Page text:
The highest projected tight end that I have is . . . Kyle Pitts, which I feel okay about, but not great. He’s an elite talent and at a nice 1.4x multiplier, but he has a nightmare matchup and he’s the guy that defenses have been really keyed in on since Calvin Ridley left the team. Pitts’ best game since Ridley left came in Week 10 against Dallas in which he caught four of seven targets for 60 yards. Not exactly inspiring. You can trust the projections and play him (at likely high ownership), and I wouldn’t argue with you, but personally, this is a spot I want to be underweight on. I’d rather lean on the talent, role, and game environment of guys like Rob Gronkowski at 1.2x, Dawson Knox at 1.7x (!), Mark Andrews at 1.2x, or “Raiders tight end” (depending on if Darren Waller plays or not). Oh, and George Kittle at 1.2x is fine on his own, and I expect would be the best on-paper tight end play on the slate if Deebo Samuel misses another game.
One thing that’s tougher about Superdraft sometimes is adjusting to the format when thinking about game stacks. Multipliers can attract us to different game stacks than we would use on a salary-based site, as just looking at projections makes “weird” things like Jake Fromm look viable. You can choose to trust the projections and use plays like that, but personally, I have a hard time seeing a ceiling there. I try to combine players who project well in Superdraft’s scoring format while also playing what I consider to be strong overall plays based on game environment, talent, and matchup. It’s more art than science sometimes (i.e. Roethlisberger projects well by median outcome, but does he really have the kind of ceiling we need in tournaments even at a high multiplier? I’d guess no, but could be wrong). Here are some stacks I think look attractive this week:
Jreas11 leverages research from the NFL Edge in order to replace DFS cash game play with profitable prop betting
The Betting Discord has been on absolute fire the last few weeks, so much so that members of the discord have put together a google sheet to track the group’s success. Unsurprisingly, the results show the quality of information and communication being shared is on another level. Best of all, everyone has their niche! Anyone who wants to contribute to the OWS Discord Betting Tracker is welcome to DM their email on Discord for an editor link- everyone else is welcome to use this as a resource of fun bets to tail in the discord with the community!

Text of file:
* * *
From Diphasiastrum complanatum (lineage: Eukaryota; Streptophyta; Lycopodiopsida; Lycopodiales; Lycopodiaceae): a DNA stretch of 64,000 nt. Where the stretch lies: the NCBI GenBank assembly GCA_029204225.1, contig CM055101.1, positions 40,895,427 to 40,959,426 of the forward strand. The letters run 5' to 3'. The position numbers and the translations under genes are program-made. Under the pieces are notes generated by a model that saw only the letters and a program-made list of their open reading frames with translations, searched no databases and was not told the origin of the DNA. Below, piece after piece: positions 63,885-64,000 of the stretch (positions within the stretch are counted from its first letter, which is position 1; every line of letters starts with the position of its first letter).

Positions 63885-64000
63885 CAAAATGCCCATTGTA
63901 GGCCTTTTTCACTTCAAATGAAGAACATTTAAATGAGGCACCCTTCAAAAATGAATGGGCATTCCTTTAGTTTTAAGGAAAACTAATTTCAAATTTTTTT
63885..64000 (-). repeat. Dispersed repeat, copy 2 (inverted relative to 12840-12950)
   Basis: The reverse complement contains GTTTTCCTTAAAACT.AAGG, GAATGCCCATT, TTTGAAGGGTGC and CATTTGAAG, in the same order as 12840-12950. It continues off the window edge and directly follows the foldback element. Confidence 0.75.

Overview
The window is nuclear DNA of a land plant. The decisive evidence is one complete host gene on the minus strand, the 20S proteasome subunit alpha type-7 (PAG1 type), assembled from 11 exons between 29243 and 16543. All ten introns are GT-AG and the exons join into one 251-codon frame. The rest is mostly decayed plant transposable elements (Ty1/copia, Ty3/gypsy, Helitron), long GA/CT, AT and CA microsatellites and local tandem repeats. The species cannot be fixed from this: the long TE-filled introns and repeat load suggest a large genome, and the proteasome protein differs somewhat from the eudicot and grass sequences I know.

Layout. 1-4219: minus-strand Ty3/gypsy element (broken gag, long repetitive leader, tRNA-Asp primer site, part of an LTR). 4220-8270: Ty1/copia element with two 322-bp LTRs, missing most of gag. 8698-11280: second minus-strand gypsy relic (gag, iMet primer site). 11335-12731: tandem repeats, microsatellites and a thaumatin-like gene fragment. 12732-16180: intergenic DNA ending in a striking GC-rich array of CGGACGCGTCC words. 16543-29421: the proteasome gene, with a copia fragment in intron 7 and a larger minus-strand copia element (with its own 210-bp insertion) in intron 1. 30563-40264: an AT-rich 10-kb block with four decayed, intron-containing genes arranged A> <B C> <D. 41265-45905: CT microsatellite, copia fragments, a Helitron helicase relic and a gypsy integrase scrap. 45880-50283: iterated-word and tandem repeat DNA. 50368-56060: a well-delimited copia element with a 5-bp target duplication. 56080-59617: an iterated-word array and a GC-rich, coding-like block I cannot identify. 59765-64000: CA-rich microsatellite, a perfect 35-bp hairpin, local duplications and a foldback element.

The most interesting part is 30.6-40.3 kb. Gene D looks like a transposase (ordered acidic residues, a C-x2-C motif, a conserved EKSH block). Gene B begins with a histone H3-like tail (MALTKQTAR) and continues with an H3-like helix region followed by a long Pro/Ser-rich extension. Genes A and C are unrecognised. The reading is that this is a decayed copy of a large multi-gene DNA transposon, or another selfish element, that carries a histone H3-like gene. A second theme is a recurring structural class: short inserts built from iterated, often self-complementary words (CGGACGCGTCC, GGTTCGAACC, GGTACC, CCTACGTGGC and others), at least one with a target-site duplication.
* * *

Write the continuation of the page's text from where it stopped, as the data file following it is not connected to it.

Follow me on Twitter for more. DMs open for any questions on how to get started or general Prop Betting Strategy!
Jamaal Williams: Over 21.5 Receiving Yards
Result: Loss (9 Receiving Yards)
Williams caught his only target for the nine yards. The Lions were able to take leads into the 2nd half and into the final quarter, leading to 17 rush attempts for Williams (of 24 backfield rushes) and only three total RB targets.
Antonio Gibson: Over 96.5 Total Yards
Result: Won (111 Total Yards)
Antonio Gibson continued his late season surge with 23 rush attempts for 88 yards and contributed five receptions on six targets for 23 yards and a touchdown through the air- totaling 111 yards from scrimmage. He looks to be over his early season shin injury while holding up strong to increased usage. Until J.D. McKissic returns, Gibson will continue to be a usage monster in close games for the Washington Football Team.
Darek Carr: Over 265.5 Passing Yards
Result: Loss (249 Passing Yards)
Well, the Las Vegas Raiders didn’t win, so Carr did not throw for 300 yards, continuing a season-long trend that has seen Carr surpass that milestone in every Raider win this year. With no Darren Waller, Carr relied heavily on Hunter Renfrow (9/102) and Josh Jacobs (9/38) underneath and was unable to hit on many splash plays to get over the yardage total on 38 attempts.
Week 1: +10.0 Units
Week 2: -1.1 Units
Week 3: 0.0 Units (No bets placed, family weekend)
Week 4: +4.65 Units
Week 5: +3.1 Units
Week 6: +2.4 Units
Week 7: -0.3 Units
Week 8: -5.7 Units
Week 9: +11.75 Units
Week 10: +5.8 Units
Week 11: -0.13 Units